From ‘little retriever’ to ‘emotional catalyst’: Cleeve Harper’s stranded summer in Florida helps take game to next level

Ross Fisher

Editor’s Note: This article first appeared in the April 23 issue of The Daily Texan.

While most college tennis players were quarantining, Texas sophomore Cleeve Harper was playing matches against professional opponents in Florida, taking his game to the next level.

Harper said he arrived at Saddlebrook Resort in Tampa, Florida, in May 2020, and ended up staying for nearly three months because he could not go back to his hometown in Calgary, Alberta. But the Canadian took advantage, earning the opportunity to play matches against ATP Top 600 opponents five or six times a week.

“(In Florida), I got to compete with guys I usually don’t get to play against,” Harper said. “I won quite a few, and I had some close matches in a few of them. That definitely gave me a ton of confidence in my game, playing that aggressive tennis, because against those guys, you can’t just stay back and just make balls. You gotta take it to them because they’re the top guys.”

His boost in confidence made a big difference this season. Not only has Harper locked in a spot in the lineup at No. 4 singles and No. 2 doubles, but he has also become the fulcrum of this young Texas team, head coach Bruce Berque said.

“He’s gotten stronger, he’s gotten more competitive, (and) he’s the emotional catalyst of the team,” Berque said. “His game has completely transformed in the two years since he’s been here. When he came in January 2019 and redshirted, he was a little retriever, who would just keep the ball in play and play defensively. Now, he’s become an offensive player who likes to finish at the net and really impose his will on his opponent.”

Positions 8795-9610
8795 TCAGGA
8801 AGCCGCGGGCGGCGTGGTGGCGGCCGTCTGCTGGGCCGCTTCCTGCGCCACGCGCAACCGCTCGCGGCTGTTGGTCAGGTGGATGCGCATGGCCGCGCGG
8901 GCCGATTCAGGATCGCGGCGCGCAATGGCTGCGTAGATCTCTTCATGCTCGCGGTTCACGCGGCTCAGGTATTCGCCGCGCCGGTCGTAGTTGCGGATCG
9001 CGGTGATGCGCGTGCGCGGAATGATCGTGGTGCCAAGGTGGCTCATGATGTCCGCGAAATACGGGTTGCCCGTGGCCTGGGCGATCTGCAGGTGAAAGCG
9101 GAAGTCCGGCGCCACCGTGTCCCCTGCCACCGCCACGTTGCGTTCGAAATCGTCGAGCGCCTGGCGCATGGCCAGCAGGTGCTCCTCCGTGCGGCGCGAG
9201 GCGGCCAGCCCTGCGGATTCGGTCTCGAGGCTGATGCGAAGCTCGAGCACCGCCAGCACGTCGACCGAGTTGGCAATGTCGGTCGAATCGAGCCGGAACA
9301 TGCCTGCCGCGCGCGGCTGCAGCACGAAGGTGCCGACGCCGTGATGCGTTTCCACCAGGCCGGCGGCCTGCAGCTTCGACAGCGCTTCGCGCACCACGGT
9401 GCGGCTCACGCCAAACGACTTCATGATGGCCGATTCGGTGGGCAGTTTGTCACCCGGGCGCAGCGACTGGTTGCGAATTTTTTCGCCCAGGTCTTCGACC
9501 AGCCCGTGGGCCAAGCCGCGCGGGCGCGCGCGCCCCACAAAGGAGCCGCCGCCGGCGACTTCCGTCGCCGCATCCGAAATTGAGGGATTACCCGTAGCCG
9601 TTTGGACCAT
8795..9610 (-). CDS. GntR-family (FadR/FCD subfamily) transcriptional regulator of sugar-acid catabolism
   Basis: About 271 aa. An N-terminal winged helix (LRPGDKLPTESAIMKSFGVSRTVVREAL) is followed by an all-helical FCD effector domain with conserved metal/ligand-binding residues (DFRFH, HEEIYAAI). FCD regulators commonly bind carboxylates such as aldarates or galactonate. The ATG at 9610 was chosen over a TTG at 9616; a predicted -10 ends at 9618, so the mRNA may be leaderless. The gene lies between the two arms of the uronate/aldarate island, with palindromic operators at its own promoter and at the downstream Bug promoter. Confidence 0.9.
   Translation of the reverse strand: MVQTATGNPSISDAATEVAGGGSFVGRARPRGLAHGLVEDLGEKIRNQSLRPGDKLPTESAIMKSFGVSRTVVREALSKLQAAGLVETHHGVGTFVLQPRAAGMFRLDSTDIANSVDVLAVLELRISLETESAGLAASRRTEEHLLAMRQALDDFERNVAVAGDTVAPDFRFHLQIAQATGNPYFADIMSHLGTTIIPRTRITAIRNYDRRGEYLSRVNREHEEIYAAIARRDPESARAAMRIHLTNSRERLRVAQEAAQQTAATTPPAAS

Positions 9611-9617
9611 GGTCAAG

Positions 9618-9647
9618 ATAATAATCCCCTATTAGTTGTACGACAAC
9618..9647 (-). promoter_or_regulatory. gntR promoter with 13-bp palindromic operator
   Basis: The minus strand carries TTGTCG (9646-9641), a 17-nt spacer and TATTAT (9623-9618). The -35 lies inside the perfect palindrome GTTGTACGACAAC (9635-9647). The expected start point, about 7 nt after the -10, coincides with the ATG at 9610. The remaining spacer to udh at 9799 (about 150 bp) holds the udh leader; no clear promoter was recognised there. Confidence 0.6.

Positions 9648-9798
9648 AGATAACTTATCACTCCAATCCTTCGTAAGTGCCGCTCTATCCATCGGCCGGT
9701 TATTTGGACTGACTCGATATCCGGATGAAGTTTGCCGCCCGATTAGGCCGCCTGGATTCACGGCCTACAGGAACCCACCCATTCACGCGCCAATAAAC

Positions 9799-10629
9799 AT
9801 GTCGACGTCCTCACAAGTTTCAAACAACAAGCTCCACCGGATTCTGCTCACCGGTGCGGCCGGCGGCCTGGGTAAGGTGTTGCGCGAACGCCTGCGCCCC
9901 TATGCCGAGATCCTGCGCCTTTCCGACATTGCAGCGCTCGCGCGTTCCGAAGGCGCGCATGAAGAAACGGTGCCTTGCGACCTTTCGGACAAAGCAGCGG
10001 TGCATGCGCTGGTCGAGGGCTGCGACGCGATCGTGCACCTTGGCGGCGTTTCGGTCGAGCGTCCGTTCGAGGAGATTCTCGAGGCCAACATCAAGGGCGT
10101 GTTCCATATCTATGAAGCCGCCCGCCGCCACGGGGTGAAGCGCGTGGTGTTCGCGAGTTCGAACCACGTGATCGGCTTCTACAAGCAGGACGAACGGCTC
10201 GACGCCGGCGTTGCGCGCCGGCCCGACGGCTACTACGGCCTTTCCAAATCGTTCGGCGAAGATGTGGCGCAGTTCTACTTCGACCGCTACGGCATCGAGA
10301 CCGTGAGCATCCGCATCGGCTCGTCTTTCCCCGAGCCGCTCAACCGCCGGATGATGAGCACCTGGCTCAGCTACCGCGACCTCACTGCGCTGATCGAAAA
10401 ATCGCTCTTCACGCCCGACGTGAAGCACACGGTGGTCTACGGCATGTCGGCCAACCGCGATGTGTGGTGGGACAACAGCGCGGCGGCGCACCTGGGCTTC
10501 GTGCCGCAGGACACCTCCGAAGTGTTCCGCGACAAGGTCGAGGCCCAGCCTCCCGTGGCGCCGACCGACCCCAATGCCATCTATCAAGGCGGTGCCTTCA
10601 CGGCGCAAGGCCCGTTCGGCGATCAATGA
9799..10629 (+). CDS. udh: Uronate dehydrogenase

When Harper became eligible last year, he was still on the fringe of the singles lineup. At that point, the typically quiet Harper adopted a “hype man” on-court persona to stand out from the pack, but he said it also helped improve his game.

“I knew that was my best chance to get in the lineup,” Harper said. “I was kind of fighting for that number six spot, and (being more vocal) really helped me with my own game as well, and I just tried to keep it up.”

Harper’s energy has been infectious this season, especially in doubles. Playing at No. 2 with fellow Canadian and junior Chih Chi Huang, the duo ranked No. 78. Harper’s energy rubs off on his partner and the other Texas pairings on either side of him.

“When you’re playing beside someone that’s bringing so much energy no matter what the score is, I think that helps the courts beside us to give them a boost,” Huang said. “And it seems to be the case that when he does that, there seems to be good things that follow, not just for us, but for the guys around us.”

The emergence of Harper, as well as other young talents on the team, has led the No. 2 Texas men’s tennis team to its highest ranking since January 2020, outperforming expectations.

“I think if you asked most people — college players, coaches, anything of that sort — at the start of the year, if they thought Texas was gonna win the Big 12, I don’t think you’ll get many yeses,” Huang said. “I think we’ve proven a lot of people wrong.”

While Texas clinched a share of the Big 12 regular season title, in large part due to Harper’s performance, the team is hungry for more, setting their sights on the Big 12 Championship this weekend and the NCAA Championship in May.